(Programming note: This blogpost doesn’t fit chronologically – part 2 of my holiday diary is coming soon. An Act of God intervened and needed to be written about.)
I didn’t sleep well on Wednesday night and arrived home absolutely exhausted, falling into bed at 8:00 and asleep before 9:00 pm. I woke, feeling refreshed, and checked my phone. It had gone crazy while I was asleep. It was like my birthday – so many emails, Facebook posts, messages. What on Earth had happened? Had I somehow inadvertently made the big time?
Zayn has left One Direction. And, as everyone knows, Zayn is my favourite member of my favourite band.
One friend literally posted an actual “condolences on your loss” card to my timeline.
We all knew it was going to happen. Any serious One Direction fan knew Zayn would be the first to go. He’s always been the delicate, moody, retiring one. It’s one of the reasons I love him. The first anyone knew of him was in the Bootcamp stages of X Factor when he refused to dance, until Simon Cowell made him. And any time only four of them showed up for interviews, Zayn was always the one who was missing. He didn’t like the fame. And he was troubled. He closed his twitter account once (something management was no doubt furious about) to protect his sister from insane people on the internet. And if the internet is to be believed, he rang his mother and sisters every day when he was on tour. He was a lonely soul. And I loved that soul. Or I loved what I knew of it.
I plugged in my headphones, put “Little Things” on repeat on my phone, and walked to school, entirely unsure what to feel. I mean, he had “taken a break” from their tour last week, so we’d all had an inkling this could happen. This had, luckily, softened the blow.
I was in a daze at work, and tried to settle into the flow of the day. As I was typing on my computer, one of my students, a young Englishman, was sitting next to me. When I’m typing I often take off my watch and my One Direction bracelet. He spotted the bracelet and leaned over to have a look. He then said “I was in a One Direction video”. WHAT? I got him to repeat himself. He had been in a One Direction video. I asked what he’d been doing. He said that he’d just been standing in a kebab shop. I said “Wow. You were in Midnight Memories!” “How did you know it was Midnight Memories?” he asked, sounding a little scared, realising that it wasn’t a joke, I really was a fan. I knew which video had a kebab shop in it.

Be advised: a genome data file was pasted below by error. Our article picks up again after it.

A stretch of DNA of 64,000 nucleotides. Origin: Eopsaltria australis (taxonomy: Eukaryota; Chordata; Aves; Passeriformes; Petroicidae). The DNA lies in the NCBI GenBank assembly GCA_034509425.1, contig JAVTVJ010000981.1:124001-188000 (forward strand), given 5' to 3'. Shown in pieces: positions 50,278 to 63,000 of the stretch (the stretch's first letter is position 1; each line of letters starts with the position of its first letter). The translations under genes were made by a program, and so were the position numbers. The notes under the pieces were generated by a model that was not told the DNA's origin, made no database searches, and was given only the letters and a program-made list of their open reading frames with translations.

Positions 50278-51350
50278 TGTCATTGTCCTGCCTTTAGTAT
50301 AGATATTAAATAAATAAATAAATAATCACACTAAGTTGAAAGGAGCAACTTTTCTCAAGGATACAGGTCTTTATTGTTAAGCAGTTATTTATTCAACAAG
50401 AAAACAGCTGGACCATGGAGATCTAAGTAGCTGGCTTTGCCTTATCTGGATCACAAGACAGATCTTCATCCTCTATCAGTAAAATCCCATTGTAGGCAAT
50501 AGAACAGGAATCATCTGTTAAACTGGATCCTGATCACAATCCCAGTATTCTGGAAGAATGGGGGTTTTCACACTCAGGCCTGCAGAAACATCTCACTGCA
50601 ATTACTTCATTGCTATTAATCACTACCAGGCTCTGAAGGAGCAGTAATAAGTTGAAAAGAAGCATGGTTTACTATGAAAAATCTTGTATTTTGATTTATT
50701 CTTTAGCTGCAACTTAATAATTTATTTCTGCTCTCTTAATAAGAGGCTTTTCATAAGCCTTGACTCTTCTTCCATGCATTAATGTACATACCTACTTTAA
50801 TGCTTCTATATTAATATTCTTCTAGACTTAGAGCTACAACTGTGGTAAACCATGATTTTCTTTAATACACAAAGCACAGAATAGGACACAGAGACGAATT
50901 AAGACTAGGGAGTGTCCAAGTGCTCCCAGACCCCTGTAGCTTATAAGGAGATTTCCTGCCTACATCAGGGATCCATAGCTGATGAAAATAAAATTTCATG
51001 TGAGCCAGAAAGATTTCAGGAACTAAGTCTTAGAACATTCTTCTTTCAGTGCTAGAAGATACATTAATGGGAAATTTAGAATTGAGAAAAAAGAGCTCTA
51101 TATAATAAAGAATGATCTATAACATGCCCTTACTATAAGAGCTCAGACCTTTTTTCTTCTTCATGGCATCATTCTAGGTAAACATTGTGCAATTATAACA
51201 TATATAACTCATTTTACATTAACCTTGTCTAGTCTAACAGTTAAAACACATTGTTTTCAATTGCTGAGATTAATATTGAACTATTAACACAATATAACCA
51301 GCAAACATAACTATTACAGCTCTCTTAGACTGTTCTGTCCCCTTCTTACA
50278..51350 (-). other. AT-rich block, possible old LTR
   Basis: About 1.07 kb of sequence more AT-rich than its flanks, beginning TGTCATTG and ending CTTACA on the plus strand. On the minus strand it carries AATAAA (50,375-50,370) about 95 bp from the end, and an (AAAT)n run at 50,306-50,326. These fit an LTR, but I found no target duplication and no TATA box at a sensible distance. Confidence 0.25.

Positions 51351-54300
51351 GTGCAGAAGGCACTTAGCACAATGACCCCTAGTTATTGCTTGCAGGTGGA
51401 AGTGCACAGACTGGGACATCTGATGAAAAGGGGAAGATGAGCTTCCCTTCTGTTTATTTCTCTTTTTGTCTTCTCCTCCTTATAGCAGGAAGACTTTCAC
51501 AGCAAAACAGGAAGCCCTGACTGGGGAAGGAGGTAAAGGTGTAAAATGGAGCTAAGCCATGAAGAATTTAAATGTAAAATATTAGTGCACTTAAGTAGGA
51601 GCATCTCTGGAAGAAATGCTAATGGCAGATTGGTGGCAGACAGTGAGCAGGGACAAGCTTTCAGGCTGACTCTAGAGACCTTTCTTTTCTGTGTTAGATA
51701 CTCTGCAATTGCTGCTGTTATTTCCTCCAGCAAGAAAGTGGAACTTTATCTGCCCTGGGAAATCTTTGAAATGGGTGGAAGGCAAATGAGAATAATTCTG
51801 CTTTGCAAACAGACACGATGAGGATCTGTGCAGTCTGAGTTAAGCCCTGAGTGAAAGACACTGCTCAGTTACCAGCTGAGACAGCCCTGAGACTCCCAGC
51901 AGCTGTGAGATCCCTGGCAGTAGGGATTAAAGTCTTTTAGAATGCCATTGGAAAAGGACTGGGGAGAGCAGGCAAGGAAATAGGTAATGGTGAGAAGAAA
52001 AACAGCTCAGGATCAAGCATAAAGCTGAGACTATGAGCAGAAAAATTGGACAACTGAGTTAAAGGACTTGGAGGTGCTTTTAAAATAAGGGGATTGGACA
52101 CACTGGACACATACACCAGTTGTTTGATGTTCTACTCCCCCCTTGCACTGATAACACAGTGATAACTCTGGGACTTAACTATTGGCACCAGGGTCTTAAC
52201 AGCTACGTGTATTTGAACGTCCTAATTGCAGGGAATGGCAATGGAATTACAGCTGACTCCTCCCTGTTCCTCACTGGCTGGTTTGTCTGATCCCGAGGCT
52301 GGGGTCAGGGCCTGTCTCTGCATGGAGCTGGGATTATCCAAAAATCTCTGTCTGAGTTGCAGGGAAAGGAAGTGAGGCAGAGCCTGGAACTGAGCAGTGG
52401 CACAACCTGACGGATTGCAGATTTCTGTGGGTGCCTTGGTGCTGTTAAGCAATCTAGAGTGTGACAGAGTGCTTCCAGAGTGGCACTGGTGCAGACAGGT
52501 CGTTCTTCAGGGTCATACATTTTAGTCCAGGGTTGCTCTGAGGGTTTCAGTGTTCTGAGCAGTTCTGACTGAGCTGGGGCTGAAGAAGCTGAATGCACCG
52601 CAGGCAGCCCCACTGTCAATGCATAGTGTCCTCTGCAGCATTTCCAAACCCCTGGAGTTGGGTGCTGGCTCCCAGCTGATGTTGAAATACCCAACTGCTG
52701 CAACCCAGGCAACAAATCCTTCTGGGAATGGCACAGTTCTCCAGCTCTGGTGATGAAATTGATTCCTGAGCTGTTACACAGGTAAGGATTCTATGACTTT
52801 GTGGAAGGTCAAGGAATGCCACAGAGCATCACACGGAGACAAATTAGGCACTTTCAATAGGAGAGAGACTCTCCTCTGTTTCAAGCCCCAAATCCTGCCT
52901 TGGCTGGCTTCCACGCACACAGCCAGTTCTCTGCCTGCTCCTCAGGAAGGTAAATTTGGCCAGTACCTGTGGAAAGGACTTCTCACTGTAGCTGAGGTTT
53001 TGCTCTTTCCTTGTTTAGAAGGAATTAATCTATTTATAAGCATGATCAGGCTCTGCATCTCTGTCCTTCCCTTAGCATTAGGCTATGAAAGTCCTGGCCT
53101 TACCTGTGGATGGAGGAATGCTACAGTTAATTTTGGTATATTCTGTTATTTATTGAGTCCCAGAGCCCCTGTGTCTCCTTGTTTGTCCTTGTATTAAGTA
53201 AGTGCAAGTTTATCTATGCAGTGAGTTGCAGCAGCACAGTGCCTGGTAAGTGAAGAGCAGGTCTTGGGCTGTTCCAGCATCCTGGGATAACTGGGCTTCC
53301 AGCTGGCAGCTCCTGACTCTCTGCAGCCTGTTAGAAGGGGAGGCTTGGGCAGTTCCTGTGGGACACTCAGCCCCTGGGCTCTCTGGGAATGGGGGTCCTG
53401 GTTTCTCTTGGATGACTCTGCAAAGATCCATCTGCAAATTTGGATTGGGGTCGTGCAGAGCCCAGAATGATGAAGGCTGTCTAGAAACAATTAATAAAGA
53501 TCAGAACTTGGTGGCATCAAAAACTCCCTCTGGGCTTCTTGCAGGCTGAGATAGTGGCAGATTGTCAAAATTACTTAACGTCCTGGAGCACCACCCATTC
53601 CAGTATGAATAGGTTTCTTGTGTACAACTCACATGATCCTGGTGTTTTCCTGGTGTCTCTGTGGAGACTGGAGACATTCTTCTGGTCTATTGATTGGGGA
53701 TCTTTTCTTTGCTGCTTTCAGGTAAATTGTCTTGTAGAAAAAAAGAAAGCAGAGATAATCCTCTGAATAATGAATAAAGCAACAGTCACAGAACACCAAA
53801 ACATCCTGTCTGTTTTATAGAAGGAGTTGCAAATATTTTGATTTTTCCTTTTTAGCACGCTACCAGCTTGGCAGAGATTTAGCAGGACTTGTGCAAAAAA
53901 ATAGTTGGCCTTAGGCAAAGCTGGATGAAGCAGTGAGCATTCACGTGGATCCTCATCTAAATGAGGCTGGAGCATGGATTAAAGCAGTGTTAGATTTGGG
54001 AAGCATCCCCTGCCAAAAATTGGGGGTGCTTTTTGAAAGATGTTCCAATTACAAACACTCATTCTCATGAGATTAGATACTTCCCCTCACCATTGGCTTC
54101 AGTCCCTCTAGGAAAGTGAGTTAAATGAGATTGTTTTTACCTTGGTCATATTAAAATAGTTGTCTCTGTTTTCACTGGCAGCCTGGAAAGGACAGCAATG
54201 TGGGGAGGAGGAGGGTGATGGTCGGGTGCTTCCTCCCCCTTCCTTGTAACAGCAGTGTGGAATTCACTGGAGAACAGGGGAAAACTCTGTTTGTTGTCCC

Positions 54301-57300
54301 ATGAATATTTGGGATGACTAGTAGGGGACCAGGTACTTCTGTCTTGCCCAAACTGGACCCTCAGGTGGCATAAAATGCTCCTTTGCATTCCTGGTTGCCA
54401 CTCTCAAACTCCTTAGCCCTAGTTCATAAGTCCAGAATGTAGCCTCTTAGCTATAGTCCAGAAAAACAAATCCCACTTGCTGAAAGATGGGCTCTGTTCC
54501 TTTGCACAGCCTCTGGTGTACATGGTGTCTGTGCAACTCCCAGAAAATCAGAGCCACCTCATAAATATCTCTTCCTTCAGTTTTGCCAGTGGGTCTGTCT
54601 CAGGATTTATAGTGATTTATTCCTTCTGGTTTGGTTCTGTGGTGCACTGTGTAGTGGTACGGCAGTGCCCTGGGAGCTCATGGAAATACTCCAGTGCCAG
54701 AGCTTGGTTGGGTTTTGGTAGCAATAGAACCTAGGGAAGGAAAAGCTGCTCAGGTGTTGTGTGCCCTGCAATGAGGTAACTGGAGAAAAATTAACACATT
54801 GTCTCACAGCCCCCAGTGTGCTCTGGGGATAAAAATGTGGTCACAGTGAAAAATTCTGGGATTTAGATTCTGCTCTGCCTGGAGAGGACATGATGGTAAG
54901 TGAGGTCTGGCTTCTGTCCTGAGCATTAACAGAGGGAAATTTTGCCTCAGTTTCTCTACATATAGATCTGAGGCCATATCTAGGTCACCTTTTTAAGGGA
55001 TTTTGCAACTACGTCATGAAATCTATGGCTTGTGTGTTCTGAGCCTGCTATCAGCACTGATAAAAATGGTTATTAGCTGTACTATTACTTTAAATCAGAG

I got the video up on YouTube and we looked at it together, finding shots of him. I told him that I was depressed because Zayn had left. He literally didn’t know how to process this. He realised I was serious and cautiously said that they seemed to be very nice lads when he met them, which was nice of him.
I spent a lot of the rest of the working day in a funk. There was no one who would understand this. I was surrounded by bloody heterosexuals. I love heterosexuals. I do. But today wasn’t the day for them. And they were everywhere. I told my colleagues (two straight Englishmen) about what happened. Of course, I tried to sound lighthearted because I’m 34, and their manager, and a grown man abroad and I shouldn’t be upset about someone leaving a boyband. In spite of my attempt at lightheartedness, I still freaked them out a bit, though they were funny about it.
The whole day (and in fact the whole of my Vietnam experience) reminds me of being back in my boys’ secondary school and my geography teacher making “backs to the wall” jokes about me, when I was being ridiculous, which I loved, and hated.
I was at my desk at lunchtime, being mainly OK, marking homework, when I made the mistake of quickly checking Twitter. Someone posted a photo of Harry Styles crying on stage at the concert after the announcement about Zayn. I managed to stop myself bawling before anyone found me, and got back to work.
A friend of mine messaged me, saying she imagined I was like Sandy in Grease, singing “Hopelessly Devoted To You” and in a way i was. I was mooning about the place.